walks in the country. When I was 10 or 11, he gave away his dog and returned
to Sweden, which I thought was an extended visit. But after a year, news came
to us he had passed away, which floored me. When I wrote this piece, it re-
minded me of my walks with Grandpa, and then having him disappear from
my life.” The music is nostalgic, warm and evokes a sense of longing. Glen
Berger, who has several memorable solos throughout the set on several reed
instruments, takes a superb spot on soprano during “Far Far Away” that
perfectly fits the mood of the piece.

The cinematic “Wind and Sand” is an atmospheric piece again featuring Glen
Berger – this time on clarinet. “It conjures up the image of being in the desert
and watching the wind play with the sand, giving one the feeling of perman-
ence and change over time.”

“Find A Place,” about a sensuous affair in Brazil, serves as a perfect showcase
for Karen Mitchell’s warm voice, wide range and easy swing style.

“Magic Shoes” alternates between being a Latin piece and straight ahead, going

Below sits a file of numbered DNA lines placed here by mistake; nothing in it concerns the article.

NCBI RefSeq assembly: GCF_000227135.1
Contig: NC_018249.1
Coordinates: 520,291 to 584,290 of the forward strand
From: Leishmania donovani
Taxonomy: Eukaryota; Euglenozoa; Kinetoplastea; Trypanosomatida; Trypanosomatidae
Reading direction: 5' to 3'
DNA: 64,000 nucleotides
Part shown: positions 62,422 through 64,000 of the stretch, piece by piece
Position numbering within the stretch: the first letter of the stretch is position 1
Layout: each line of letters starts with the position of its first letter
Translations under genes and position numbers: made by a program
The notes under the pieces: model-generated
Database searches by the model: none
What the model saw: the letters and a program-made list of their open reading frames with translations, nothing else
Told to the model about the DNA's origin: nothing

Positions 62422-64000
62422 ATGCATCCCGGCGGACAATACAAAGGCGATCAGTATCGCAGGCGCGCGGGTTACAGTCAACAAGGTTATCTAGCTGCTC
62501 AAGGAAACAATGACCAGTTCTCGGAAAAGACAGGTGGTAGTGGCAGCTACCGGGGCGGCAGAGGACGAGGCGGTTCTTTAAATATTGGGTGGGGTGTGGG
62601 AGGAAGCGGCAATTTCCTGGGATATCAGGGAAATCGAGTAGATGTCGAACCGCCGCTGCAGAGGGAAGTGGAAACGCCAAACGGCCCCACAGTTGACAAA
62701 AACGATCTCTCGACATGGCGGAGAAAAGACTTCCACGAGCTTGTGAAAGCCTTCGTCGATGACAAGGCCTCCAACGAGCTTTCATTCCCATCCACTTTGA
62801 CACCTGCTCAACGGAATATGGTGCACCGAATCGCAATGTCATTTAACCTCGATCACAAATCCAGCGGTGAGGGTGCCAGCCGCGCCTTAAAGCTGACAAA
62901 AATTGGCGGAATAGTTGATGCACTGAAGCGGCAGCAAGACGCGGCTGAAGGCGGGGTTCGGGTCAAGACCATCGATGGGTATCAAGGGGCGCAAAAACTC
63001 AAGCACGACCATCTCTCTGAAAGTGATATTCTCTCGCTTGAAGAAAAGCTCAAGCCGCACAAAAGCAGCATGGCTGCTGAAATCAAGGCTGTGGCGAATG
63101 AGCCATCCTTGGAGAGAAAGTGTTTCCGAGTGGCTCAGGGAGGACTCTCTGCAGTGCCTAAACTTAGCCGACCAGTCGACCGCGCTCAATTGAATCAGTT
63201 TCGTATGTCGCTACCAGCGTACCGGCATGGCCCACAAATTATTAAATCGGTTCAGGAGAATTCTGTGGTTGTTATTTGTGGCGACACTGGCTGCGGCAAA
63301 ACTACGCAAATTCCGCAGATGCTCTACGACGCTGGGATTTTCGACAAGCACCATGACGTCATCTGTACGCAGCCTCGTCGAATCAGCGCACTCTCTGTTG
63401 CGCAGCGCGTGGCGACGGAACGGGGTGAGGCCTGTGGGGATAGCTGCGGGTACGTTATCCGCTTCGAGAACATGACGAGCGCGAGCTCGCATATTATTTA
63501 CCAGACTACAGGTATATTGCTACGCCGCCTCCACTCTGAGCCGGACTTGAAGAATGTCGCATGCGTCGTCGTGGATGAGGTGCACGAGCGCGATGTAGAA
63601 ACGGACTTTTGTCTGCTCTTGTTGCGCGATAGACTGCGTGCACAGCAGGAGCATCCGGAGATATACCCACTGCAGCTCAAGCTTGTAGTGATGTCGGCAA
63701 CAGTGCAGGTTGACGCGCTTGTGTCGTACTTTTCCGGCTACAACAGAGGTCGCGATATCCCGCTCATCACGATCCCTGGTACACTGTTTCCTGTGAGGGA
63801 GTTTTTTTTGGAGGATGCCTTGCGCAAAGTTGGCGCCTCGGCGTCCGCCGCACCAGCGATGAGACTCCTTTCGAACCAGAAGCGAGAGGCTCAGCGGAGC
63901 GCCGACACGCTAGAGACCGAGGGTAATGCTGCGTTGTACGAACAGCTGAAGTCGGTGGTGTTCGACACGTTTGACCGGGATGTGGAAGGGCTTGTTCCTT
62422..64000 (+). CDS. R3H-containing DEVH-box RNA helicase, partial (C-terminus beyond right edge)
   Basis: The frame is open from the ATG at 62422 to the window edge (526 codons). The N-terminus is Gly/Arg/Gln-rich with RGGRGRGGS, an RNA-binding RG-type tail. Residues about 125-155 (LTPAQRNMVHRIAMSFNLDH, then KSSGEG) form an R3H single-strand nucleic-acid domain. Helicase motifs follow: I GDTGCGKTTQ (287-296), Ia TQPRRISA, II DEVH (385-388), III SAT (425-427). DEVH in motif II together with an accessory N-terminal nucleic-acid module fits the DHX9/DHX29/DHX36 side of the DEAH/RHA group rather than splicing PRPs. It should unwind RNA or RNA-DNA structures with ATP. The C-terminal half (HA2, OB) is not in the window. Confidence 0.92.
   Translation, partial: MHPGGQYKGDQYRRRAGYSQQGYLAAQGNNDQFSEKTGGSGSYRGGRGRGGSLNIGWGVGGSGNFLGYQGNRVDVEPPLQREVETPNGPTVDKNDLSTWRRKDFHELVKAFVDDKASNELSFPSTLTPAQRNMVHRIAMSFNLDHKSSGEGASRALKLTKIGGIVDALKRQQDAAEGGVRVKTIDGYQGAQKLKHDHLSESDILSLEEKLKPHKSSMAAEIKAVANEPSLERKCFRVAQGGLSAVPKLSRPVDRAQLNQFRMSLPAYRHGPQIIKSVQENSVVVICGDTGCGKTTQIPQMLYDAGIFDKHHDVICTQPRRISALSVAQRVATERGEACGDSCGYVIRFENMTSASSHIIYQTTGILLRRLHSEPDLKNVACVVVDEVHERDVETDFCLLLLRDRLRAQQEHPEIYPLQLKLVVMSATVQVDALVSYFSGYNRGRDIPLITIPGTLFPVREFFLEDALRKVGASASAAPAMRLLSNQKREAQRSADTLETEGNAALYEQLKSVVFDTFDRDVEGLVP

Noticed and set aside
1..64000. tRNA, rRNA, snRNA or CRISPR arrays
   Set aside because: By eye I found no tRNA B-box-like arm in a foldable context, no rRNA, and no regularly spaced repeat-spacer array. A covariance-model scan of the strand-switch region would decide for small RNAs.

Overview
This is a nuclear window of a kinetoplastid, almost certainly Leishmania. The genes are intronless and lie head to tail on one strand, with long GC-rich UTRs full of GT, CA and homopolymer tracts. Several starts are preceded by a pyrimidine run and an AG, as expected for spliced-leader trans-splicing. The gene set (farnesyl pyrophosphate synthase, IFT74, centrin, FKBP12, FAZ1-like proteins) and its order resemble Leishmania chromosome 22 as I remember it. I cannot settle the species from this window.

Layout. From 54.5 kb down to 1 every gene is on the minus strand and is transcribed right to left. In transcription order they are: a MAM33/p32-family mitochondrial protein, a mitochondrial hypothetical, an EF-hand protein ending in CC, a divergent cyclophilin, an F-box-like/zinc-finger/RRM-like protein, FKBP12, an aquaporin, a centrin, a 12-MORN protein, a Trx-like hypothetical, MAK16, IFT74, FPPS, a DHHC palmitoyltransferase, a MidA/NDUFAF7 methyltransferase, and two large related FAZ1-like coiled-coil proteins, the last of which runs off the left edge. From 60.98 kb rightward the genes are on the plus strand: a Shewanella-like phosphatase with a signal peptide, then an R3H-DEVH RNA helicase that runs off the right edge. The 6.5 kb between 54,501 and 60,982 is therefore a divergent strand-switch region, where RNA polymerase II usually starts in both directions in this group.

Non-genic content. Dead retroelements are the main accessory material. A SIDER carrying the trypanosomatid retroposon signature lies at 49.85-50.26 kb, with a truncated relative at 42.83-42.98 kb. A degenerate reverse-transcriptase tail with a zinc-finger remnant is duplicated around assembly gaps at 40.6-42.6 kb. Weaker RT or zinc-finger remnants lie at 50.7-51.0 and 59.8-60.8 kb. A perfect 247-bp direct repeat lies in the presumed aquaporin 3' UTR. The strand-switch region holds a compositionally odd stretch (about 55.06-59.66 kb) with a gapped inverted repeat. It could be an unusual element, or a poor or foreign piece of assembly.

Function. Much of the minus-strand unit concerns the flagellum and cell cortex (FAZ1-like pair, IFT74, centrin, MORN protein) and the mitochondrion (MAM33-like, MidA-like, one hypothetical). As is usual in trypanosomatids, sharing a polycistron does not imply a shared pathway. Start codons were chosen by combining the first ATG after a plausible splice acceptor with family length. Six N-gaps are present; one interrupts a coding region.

back and forth in a manner similar to Horace Silver’s “Nica’s Dream” while still
sounding like a Bruce Lofgren original. Ron King has a fiery trumpet solo that
perfectly fits the colorful arrangement as does the playing of the percussionists.

Bruce’s inspiration for “Days Of August” comes from his salad days growing
up in Seattle. “The months of August and September are so beautiful there.
During that period, Seattle has all of the greenery yet is warm with long, late
sunsets.” In addition to its catchy melody (which is worthy of being a movie
theme), the jazz waltz includes a concise alto solo by Glen Garrett and plenty of
picturesque ensembles.

“Gypsy Moon” is a spirited piece influenced by European folk music. After the
strong melody, Carl Verheyen takes a bluesy guitar solo that gets quite heated.

Bruce Lofgren’s tasteful revival of the Beatles’ “Michelle” turns the song into
a jazz waltz that is completely reharmonized while keeping its melody intact.
The baroque counterpoint in the piece’s development section is a highlight as is
Glen Garrett’s alto solo.

Wind and Sand concludes with “Sheet Music”, a witty exploration of sly
double-entendres featuring Karen Mitchell. “Karen’s performance is pretty
amazing because she changes from being this innocent person at the begin-
ning of the song to one who is aggressive and much more experienced.”

Bruce Lofgren works with his trio several times a month, is part of many
recording projects with other artists, and hopes to write for films in the future.
His orchestra is one of his main musical loves. It is very easy to understand why
after hearing the memorable music of Wind and Sand, its finest recording to date.